Even though the tariffs were in place for only nine months, most studies concluded that the costs of the measures in terms of overall economic activity and employment outweighed the benefits. There was also a “redistributive effect”, with the tariffs creating winners and losers. Redistribution is why tariffs are criticized for being politically motivated, with the winners being political supporters and the losers being opponents.
Trade developments are now happening almost daily. China first announced tariffs on $3 billion on US goods, mostly agricultural, and then expanded the list to tariffs on $50 billion of more agricultural products, some cars, some planes and other goods. This may be posturing by the Chinese since the tariffs have not yet gone into effect but the voices of the perceived winners and losers of proposed tariffs are equally loud.
Whether these first trade volleys turn into an all-out trade war and, if so, what the overall effects will be on the economy, the currency and the financial markets could be very interesting.
The market volatility has increased the number of calls and emails from investment firms touting “alternative” investments that are supposed to either offer protection from market declines or perform in ways that are “uncorrelated” to, or not in synch with, the stock market. We politely decline the discussion because in our experience these strategies seldom perform as advertised, have higher costs and unintended consequences and don’t benefit portfolios over the longer ups and downs of the market. (I sometimes wonder what the person pushing the investment must be thinking about us; either they are frustrated because we are stupid and just don’t get it or they have to concede that we are smart and see through the pitch.)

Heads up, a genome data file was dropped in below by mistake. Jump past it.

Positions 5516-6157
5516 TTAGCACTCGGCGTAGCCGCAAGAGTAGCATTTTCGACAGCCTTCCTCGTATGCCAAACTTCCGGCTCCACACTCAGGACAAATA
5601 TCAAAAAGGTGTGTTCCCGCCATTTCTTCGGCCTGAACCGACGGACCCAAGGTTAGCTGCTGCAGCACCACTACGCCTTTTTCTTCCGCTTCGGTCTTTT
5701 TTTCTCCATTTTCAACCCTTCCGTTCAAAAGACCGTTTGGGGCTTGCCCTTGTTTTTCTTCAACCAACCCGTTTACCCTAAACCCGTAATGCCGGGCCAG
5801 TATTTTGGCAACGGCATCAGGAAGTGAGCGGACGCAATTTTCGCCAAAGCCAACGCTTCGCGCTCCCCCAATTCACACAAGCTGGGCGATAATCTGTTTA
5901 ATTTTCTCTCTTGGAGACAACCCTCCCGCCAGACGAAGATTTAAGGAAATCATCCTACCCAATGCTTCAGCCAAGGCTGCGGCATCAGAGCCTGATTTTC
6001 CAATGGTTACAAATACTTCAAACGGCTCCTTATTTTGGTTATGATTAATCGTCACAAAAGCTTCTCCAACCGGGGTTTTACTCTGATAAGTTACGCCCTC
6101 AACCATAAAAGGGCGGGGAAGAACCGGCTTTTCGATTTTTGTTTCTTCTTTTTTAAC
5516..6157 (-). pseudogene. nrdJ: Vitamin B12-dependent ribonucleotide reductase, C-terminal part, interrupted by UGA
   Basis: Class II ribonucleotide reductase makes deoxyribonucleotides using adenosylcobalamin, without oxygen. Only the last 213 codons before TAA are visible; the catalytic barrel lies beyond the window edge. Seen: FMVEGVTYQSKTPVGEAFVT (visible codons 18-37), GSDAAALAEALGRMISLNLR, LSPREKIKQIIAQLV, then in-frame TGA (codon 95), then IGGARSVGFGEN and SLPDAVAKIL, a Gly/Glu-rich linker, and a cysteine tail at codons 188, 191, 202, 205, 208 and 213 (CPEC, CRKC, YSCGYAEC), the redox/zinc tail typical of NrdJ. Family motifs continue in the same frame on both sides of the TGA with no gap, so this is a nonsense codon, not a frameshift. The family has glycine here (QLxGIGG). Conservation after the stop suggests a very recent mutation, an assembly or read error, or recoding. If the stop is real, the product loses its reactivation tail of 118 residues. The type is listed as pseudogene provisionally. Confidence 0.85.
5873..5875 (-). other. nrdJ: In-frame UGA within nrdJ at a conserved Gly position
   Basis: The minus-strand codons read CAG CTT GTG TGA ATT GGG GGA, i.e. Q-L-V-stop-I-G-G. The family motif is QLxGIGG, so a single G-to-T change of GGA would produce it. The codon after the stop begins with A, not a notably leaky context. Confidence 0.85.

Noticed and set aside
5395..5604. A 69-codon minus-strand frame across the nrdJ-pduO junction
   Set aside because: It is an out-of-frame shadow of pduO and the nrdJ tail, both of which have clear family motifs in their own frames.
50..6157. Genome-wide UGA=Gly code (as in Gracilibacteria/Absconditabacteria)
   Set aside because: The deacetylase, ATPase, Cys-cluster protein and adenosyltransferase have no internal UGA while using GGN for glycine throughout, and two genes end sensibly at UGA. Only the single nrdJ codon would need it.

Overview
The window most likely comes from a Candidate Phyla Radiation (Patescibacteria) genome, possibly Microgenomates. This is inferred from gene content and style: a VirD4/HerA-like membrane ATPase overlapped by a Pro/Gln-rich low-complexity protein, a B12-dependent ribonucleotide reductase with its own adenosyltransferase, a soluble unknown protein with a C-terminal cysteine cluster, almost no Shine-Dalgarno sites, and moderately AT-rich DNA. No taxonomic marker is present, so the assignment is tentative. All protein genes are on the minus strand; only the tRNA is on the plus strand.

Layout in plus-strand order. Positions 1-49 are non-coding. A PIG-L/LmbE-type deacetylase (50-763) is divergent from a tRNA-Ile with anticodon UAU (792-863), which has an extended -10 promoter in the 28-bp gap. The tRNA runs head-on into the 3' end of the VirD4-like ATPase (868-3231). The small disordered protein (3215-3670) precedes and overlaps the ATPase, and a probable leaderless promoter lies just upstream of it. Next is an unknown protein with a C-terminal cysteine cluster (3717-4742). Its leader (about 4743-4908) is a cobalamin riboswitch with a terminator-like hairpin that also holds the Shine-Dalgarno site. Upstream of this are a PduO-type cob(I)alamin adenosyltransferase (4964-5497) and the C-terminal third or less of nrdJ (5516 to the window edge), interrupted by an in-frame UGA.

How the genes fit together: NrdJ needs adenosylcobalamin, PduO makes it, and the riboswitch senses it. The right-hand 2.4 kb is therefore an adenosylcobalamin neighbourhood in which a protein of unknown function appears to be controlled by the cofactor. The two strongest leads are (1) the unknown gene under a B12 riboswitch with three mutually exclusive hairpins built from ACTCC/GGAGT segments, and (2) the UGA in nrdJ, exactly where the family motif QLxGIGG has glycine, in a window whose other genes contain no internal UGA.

Our long-term horizon can be tested during times of high volatility. We don’t apologize or make excuses if our balanced portfolios don’t enjoy the performance of the best-performing market nor do we gloat or take any pleasure when those same balanced portfolios avoid the painful drops of the worst-performing. The goals remain the same – to support our clients’ needs and enjoyment of life and to provide education, context and perspective so that short-term events are less stressful.
We encourage clients to get in touch if they have questions or concerns about the markets and of course we heard from some clients during this quarter. I am very pleased to report that many more of our clients wondered whether this is a buying opportunity than expressed fear of potential losses. The underlying advice to stay the course is the same for both.
If It Walks Like a Duck